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Baking old reel-to-reel tapes from the 70's
Old 17th April 2013
  #1
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Michael Loomis's Avatar
 

Thread Starter
Baking old reel-to-reel tapes from the 70's

OK, I was given an old TEAC 4-track ree-to-reel and I'm contemplating trying to play back some old tapes from the 70's in order to digitize them. These tapes are definitely not high-quality masters of commercial product or anything, but they do have have some personal value as the only surviving evidence of early attempts at recording my bands back then.

I'm aware of tape shed possibilities, so would it be foolish to just try playback without baking the tapes first to see the result, or is that asking for trouble? I've heard stores of old tapes that survived only one pass over the tape heads. Are all tapes from that era bound to have problems, or is it possible that some could be fine?

I have read several threads about baking tapes, so I have done some homework on this this.

Michael
Old 17th April 2013
  #2
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Jeff Hayat's Avatar
 

I do not have any actual experience in this matter, but I can tell you a few things, nonetheless.

DO NOT bake tapes wound on plastic reels. I am sure you don't have to worry about melting, as you wouldn't bake the tapes at that hot a temp, but the plastic may deform/warp.

I believe the proper temp is around 130-140.

Convection ovens are preferrable over standard residential ovens.

I believe (and I could be wrong here) that after you bake, you have one good play available. So it's bake, cool, play, and that's it. I think.

Maybe someone else who has reel experience (get it? ) can chime in here.

Cheers.
Old 17th April 2013
  #3
Lives for food
 

Load a tape, hit "play" and if the tape gums up your lifters/rollers/heads five seconds later and the tape stops moving...... hey... time to head over to Walmart to buy a $50 American Harvest Food dehydrator to cut the plastic baskets out and bake the tapes for a couple of hours.

Or... if you play the tape and notice no immediate shed, but the high end dies out after 30 seconds or so.... same thing.

Couple of zillion other threads here on the topic.

I'm gonna guess that if you have circa 1971-1979 reels of 1/4", 1/2", 1", and/or 2" stuff (which is what I have), it's time to bake before transfer.

As I've mentioned in the other topics on this, I hate dried fruit. But the dehydrater comes in handy every ten years or so when I find myself transferring the tapes YET again to new, popular sample rates. My first transfers were in 1994... to that incredible NEW 16bit 44.1 "perfect-at-the-time" archive.

Then again in the later 90s to 24bit 48k and 96.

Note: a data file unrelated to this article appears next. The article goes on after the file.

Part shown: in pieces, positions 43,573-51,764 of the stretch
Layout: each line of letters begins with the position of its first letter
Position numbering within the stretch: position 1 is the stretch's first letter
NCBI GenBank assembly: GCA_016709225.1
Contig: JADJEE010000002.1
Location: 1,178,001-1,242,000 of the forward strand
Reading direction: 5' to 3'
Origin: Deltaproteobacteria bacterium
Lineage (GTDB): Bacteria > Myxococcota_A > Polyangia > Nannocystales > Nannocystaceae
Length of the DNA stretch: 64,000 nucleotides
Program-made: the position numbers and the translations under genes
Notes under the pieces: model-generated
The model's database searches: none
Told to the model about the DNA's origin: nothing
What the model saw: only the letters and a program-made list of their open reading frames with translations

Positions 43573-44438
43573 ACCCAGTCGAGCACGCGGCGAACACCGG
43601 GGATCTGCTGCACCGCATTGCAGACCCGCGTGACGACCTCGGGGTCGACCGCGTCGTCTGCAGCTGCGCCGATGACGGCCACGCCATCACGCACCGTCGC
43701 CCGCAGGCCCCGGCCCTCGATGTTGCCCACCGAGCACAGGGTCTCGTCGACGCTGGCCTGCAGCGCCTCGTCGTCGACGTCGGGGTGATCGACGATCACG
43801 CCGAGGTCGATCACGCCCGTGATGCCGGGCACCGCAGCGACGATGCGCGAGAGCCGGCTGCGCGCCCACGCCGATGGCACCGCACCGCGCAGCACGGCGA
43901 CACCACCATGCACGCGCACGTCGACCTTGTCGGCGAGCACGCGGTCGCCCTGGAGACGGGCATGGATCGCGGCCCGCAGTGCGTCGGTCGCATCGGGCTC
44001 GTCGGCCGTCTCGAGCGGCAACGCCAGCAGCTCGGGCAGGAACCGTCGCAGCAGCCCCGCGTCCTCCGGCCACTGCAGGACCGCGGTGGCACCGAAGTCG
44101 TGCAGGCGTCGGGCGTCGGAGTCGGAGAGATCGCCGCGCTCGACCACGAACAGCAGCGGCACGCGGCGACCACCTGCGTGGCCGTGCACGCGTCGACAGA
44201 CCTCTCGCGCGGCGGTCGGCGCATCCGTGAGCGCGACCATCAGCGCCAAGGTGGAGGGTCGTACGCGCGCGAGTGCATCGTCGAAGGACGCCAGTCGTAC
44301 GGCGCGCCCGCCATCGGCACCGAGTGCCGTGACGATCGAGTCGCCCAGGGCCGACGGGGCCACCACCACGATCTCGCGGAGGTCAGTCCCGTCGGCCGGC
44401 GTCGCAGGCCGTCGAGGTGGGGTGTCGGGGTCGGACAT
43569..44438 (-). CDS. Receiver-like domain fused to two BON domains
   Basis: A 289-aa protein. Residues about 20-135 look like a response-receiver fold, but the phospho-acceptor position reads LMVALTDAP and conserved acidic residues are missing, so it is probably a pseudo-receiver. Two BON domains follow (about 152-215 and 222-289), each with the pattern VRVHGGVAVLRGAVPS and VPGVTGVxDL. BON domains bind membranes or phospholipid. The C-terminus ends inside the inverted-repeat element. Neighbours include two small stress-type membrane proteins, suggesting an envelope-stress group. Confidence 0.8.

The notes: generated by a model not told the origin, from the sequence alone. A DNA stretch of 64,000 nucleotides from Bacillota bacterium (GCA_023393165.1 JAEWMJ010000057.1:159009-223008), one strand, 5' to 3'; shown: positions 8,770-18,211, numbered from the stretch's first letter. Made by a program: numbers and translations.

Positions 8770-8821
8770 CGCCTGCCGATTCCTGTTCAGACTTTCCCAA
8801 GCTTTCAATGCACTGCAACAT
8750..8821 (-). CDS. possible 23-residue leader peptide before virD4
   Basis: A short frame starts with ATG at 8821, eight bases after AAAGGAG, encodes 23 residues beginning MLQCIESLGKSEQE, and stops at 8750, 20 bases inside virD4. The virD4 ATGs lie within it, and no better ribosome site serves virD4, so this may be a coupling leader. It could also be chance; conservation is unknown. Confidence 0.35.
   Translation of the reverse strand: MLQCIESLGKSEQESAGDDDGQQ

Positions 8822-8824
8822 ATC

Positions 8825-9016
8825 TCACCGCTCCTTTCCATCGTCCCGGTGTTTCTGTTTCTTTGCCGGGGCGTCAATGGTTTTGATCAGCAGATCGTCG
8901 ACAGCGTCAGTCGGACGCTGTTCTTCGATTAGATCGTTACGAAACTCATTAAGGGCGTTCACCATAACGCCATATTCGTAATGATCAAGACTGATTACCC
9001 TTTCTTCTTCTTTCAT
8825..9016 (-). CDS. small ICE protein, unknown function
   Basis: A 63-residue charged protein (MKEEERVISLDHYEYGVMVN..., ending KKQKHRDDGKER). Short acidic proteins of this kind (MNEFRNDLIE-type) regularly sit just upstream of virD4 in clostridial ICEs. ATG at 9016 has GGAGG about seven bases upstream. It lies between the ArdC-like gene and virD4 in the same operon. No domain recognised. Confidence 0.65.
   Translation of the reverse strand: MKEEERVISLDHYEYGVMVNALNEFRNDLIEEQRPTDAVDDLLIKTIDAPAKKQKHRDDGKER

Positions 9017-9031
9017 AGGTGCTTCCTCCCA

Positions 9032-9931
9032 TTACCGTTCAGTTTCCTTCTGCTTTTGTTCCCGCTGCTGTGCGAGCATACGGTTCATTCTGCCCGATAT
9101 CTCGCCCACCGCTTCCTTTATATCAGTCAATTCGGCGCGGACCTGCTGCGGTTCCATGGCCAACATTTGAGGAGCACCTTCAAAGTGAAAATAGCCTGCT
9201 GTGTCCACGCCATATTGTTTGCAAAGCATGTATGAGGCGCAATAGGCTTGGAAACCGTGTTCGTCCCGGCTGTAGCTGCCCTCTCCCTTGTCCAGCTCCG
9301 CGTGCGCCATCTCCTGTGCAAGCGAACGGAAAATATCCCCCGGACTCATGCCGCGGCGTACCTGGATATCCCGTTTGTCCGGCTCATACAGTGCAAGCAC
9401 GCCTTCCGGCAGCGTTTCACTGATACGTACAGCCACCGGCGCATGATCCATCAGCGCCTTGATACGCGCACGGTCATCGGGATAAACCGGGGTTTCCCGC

I'll be transferring the reels again (no doubt) in another five years when I get around to 192k.... because that's what good gearsluts do.

So even though I hate dried fruit and jerky, I keep the dehydrater around. If you have ten-twenty-fifty-200 reels of tapes from the 70's.... buy the dehydrater. It's only $50.
Old 17th April 2013
  #4
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Avast!'s Avatar
Tapes prior to 1975 won't need baking.

Professional back-coated tapes newer than that will almost certainly need it.

If it's shiny on both sides or the back, don't bake it (unless it just won't play). Backcoating is dull on the back (outside) of the tape, and tends to get the stickiest.

If you hold the reel up to light and can see through the wraps, it's acetate... baking will ruin it. Video/DAT/ADAT/cassette tapes... don't bake 'em.

If it's pro tape from '75 to late 90's, then bake it before playing it. Save yourself hours of cleaning and some tape damage. A well-baked tape (24 hours @135-140º and 24 hours to cool and cure) will play 'like new' for a long time.
Old 17th April 2013
  #5
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Sonic Citizen's Avatar
 

Use a food dehydrator not an oven. 15-30 mins on metal reels. I've done this many times with sensitive archival material. Won't work for all tapes. It's hit and miss.
Old 17th April 2013
  #6
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Time Tech's Avatar
 

tape baking

well what a terrifying amount of incorrect advice/ information.
i don't know where to start, so how about the beginning.
NEVER put a unknown tape on a machine and play or rewind or FF. unless you like to buy new tape heads.
1. by hand spool off 3 to 6 feet to see if the tape sticks to its self.
2. yes acetate tape is translucent, but not all types are translucent
3. acetate tape can/will stick to itself, but not because of sticky shed